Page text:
Magazine article American Banker

Fannie Tries to Allay Lenders' Automation Fear

Magazine article American Banker

Fannie Tries to Allay Lenders' Automation Fear

Article excerpt

Top Fannie Mae officials have stepped up their drive to reassure lenders that new loan-processing technology will not cut mortgage banks out of the system.

In speeches, press conferences, and presentations to lenders at a convention of the Mortgage Bankers Association, executives of the Federal National Mortgage Association, or Fannie Mae, tried to drive home one point: Their agency's new technology is being developed to help lenders, not hurt them.

In an address to the convention, Fannie Mae chairman James A. Johnson told lenders that the agency is "inextricably linked" to mortgage banks. "We see mortgage lenders as our firm foundation," he said, "and the success of our mission depends on the success of yours."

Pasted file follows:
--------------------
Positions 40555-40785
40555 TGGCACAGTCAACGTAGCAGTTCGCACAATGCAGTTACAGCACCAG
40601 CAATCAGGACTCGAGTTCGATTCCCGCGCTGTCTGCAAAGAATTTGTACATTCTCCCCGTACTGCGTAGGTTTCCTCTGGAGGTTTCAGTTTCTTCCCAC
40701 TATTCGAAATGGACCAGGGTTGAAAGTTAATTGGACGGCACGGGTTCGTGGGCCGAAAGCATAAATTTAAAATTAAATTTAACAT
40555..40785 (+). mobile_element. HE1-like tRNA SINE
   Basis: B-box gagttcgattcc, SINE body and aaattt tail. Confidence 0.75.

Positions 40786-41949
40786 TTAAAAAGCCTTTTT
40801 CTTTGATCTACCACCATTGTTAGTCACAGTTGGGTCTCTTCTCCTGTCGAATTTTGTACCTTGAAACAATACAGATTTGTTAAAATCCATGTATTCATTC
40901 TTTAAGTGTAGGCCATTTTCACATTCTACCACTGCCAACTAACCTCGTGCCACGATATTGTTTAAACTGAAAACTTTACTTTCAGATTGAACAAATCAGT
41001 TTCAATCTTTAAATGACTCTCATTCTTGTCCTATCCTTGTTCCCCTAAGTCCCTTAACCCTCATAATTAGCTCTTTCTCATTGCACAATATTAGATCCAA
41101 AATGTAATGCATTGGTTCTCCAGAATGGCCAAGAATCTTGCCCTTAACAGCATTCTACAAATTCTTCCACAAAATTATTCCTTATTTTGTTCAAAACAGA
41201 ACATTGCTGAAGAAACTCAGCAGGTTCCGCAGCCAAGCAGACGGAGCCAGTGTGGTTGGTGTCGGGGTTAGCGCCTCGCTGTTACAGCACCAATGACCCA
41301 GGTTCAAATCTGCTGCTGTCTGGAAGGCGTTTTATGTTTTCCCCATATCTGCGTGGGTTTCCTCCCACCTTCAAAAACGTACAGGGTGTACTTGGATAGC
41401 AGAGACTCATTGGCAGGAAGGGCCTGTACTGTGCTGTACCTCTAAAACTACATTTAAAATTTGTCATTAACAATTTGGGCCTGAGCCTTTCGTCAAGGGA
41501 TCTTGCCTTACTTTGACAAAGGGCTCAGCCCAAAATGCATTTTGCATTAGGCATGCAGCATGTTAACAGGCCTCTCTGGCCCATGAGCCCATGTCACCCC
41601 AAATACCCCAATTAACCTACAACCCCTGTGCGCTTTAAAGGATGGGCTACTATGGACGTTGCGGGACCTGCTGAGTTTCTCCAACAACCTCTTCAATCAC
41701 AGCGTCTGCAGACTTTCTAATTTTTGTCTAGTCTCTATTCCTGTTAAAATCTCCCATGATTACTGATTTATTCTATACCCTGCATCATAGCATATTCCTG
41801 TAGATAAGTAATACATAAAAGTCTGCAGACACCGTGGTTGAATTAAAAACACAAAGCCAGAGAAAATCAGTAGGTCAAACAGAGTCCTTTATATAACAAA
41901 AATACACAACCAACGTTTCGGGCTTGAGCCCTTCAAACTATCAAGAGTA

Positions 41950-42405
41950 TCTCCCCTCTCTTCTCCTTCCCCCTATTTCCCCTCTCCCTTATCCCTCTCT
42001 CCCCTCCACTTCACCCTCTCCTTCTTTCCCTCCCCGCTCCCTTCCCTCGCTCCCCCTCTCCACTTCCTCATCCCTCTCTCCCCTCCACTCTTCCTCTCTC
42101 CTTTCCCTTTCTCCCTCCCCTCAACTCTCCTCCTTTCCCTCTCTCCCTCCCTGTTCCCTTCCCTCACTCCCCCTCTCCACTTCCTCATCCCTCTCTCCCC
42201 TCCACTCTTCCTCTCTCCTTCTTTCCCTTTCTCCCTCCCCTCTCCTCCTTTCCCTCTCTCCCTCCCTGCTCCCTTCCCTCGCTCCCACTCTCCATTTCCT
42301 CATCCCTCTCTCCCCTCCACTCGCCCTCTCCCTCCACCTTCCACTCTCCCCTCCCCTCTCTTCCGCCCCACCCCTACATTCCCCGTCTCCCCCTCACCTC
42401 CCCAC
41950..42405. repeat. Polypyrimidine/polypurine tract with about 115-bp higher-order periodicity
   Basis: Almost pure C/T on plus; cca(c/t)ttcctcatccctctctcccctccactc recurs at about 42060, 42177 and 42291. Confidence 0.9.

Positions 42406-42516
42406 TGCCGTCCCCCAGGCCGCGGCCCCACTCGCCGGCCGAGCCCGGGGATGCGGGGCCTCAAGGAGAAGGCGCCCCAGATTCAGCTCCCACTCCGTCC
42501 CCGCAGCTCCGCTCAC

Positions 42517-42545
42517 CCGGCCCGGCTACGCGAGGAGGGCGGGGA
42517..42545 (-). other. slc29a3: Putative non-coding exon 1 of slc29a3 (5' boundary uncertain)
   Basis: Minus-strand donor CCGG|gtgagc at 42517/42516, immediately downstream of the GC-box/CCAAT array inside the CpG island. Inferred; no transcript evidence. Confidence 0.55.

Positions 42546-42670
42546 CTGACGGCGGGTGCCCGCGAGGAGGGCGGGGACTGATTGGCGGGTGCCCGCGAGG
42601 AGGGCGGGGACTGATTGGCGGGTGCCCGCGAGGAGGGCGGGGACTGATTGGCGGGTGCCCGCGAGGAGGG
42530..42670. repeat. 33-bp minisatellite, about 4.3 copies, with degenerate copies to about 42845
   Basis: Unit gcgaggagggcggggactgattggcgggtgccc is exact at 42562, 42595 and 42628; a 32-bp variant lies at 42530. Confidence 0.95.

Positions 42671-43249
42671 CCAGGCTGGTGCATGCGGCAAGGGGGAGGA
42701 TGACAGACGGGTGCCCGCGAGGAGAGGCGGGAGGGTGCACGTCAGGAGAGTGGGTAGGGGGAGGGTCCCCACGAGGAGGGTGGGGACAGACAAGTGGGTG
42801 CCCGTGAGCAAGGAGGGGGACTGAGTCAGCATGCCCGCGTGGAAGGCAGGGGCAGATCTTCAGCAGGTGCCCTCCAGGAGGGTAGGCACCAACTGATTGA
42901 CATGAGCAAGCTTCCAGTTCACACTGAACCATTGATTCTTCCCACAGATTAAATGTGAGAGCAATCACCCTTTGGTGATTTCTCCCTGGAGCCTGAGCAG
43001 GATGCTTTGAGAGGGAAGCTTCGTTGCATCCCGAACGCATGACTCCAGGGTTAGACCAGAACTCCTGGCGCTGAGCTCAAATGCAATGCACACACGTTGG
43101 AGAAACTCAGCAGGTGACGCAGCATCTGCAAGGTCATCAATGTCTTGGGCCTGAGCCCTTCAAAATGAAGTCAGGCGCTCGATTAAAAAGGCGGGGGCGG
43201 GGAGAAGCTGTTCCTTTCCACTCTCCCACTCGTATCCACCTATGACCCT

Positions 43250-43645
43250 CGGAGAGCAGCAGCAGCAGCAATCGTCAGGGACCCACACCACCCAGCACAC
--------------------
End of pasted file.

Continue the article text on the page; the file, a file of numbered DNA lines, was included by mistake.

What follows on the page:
Mr. Johnson told lenders that Fannie Mae's technology to automate loan applications and approvals is "customer-driven." The new systems have been tested by lenders and are intended to bolster their profitability. Fannie Mae's broad technology plans have stirred the industry's fears. Rival Freddie Mac, formally the Federal Home Loan Mortgage Corp., is taking a more limited approach, restricting its automation system to underwriting.

Freddie Mac executives rarely miss an opportunity to make that contrast clear.

Last Thursday, Fannie Mae vice chairman Frank Raines went on the offensive, taking on Freddie Mac's underwriting system.

At a lunch for reporters, Mr. Raines said that Freddie Mac's underwriting technology is intended to force lenders to sell their loans to Freddie Mac.

That's because only Freddie Mac understands why it chooses to accept a loan through its credit-scoring system, Mr. Raines said.

By contrast, he said, decisions made on Fannie Mae's technology are easily understandable because the system is rule-based, simply automating Fannie's existing rulebook.

So a loan approved on the Fannie system could just as easily be sold to Freddie, he said. …

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